Even the dictator Rafael Trujillo always took care to operate under the banner of constitutionalism. Under Trujillo, however, the legislature was simply a rubber stamp; the courts were not independent; and basic rights all but ceased to exist. He governed as a tyrant, unfettered by constitutional restrictions.
After Trujillo's death in 1961, the constitution was amended to provide for new elections and to allow the transfer of power to an interim Council of State. Although promulgated as a new document, the 1962 constitution was actually a continuation of the Trujillo constitution, and it was thus unpopular.
In 1963, Juan Bosch's freely elected, social-democratic government drafted a new and far more liberal constitution. It separated church and state, put severe limits on the political activities of the armed forces, established a wide range of civil liberties, and restricted the rights of property relative to individual rights. These provisions frightened the more conservative elements in Dominican society, which banded together to oust Bosch and his constitution in September 1963. Subsequently, the more conservative 1962 constitution was restored. In the name of constitutionalism, Bosch and his followers launched a revolution in 1965, the objective of which was restoration of the liberal 1963 constitution.
Largely as a result of the United States military intervention of April 1965, the civil war had died down by 1966. With Joaquín Balaguer and his party in control, the Dominicans wrote still another constitution. This one was intended to avert the conflicts and polarization of the past by combining features from both the liberal and the conservative traditions. The 1966 Constitution incorporated a long list of basic rights, and it provided for a strengthened legislature; however, it also gave extensive powers to the executive, including emergency powers. In this way, the country sought to bridge the gap between its democratic and its authoritarian constitutions, by compromising their differences.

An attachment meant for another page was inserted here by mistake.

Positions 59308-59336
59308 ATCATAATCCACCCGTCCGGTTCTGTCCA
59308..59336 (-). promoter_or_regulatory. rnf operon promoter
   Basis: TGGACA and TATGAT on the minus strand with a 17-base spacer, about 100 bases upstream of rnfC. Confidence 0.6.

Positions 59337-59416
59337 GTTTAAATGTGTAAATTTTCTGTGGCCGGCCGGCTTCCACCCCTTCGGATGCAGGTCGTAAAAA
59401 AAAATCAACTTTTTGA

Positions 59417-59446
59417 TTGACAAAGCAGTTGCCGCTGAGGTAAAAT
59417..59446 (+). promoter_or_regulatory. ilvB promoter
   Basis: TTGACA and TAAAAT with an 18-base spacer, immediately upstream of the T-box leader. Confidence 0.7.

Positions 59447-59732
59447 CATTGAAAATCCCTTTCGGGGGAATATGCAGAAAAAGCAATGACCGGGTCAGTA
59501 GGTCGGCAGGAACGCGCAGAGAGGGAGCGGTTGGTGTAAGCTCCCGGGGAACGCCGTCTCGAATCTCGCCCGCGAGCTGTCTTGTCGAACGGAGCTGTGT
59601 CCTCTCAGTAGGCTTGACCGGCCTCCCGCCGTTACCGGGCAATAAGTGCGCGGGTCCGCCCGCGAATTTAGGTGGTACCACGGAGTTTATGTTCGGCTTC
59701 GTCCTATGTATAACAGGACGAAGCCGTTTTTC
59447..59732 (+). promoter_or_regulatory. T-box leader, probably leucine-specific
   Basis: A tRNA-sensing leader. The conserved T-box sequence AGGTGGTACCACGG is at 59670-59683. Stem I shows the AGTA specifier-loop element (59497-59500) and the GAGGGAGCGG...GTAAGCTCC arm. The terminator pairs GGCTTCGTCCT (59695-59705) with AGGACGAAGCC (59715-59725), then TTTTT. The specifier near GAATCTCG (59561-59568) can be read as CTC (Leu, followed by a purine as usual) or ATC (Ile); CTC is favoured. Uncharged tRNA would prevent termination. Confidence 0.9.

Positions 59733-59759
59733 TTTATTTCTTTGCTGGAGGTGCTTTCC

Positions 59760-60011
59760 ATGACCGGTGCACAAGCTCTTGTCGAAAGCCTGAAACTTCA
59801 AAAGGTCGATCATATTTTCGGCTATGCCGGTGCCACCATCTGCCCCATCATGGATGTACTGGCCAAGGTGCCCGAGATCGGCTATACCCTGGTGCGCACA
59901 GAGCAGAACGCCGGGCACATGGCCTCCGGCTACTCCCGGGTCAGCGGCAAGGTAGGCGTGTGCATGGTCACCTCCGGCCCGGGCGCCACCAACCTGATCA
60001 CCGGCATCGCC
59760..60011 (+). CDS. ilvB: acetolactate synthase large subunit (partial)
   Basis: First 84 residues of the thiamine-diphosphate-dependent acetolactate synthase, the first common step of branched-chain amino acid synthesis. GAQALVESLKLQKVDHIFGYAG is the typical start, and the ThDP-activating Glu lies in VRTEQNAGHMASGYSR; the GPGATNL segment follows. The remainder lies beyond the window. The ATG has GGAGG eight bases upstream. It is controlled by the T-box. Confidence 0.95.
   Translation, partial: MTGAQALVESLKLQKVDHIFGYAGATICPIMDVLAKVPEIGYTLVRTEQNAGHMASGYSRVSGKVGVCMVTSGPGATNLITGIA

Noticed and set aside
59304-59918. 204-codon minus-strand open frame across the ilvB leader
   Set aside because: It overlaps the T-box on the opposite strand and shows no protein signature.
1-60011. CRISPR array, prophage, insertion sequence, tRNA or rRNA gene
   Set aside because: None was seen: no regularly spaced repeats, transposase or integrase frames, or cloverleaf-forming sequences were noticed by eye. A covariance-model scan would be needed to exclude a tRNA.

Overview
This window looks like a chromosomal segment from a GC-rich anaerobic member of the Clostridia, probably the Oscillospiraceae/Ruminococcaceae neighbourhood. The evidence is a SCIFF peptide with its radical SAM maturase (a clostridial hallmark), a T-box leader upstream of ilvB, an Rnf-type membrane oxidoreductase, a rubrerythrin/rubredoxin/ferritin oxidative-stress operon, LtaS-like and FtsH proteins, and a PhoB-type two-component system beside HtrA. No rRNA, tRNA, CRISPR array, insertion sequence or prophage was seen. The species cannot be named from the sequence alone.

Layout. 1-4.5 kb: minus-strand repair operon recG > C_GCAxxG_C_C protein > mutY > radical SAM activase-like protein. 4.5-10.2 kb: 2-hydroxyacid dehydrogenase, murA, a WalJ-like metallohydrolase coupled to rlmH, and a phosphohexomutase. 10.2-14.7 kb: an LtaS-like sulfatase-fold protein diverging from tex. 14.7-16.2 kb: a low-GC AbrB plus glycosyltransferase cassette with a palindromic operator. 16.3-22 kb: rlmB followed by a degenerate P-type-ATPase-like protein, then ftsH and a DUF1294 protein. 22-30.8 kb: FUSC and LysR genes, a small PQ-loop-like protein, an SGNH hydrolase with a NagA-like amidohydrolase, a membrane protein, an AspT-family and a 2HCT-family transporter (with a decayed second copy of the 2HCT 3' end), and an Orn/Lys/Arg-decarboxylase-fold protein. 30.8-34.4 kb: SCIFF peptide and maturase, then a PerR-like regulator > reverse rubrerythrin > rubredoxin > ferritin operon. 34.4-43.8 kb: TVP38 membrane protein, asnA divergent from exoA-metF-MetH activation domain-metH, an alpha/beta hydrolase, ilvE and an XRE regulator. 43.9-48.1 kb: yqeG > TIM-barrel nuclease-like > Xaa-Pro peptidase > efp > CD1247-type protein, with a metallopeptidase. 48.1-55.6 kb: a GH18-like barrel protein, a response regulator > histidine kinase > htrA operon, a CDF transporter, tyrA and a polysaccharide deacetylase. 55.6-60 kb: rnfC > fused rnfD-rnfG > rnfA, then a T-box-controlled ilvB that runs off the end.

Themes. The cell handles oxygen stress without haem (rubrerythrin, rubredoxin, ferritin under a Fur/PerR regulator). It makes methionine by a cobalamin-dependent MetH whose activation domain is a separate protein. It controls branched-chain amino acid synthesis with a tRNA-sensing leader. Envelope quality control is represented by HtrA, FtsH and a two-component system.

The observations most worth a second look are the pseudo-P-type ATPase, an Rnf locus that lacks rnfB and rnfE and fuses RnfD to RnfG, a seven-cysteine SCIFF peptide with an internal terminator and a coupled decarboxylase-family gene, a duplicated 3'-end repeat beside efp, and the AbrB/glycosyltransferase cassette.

Later constitutions were enacted in 1994 and 2002.
Centre-right President Leonel Fernández ordered for a new constitution to be drafted. The constitution has faced notable criticism, both abroad and at home, with opponents referring to it as an "injustice" and as "step backwards" for ensuring of human rights in the country, especially towards women and homosexuals. A complete ban on all forms of same-sex unions and abortion (Article 30) was included at the behest of the Roman Catholic Church and Evangelical Christians. As a result, the Dominican Republic has become the sixth jurisdiction in the world with a complete (no exceptions) ban on abortion (after Chile, Malta, El Salvador, Nicaragua, and Vatican City), and the first country in the world to constitutionally ban all forms of recognition for same-sex couples.